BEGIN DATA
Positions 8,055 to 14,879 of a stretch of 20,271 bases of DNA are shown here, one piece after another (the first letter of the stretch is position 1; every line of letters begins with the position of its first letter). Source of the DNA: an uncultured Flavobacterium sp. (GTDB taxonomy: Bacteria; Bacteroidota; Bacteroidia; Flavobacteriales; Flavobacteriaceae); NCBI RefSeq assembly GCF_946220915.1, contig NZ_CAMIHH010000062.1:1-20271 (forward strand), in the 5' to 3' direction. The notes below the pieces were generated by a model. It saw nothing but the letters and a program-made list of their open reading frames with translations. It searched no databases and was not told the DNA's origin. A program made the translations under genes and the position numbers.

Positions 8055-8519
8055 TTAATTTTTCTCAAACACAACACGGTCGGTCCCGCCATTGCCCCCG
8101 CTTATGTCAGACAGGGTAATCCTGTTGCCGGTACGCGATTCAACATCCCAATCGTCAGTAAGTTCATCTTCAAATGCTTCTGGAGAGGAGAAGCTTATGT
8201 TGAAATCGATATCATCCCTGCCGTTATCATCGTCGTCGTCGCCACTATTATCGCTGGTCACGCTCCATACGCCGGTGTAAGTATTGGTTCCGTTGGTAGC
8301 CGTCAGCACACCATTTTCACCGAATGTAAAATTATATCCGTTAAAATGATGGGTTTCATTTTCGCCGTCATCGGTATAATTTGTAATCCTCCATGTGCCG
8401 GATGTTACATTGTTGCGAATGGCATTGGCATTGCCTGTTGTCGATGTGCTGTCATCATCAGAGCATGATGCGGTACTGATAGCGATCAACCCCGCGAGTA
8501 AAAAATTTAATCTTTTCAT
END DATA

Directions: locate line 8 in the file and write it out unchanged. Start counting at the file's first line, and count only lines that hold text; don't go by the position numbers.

8501 AAAAATTTAATCTTTTCAT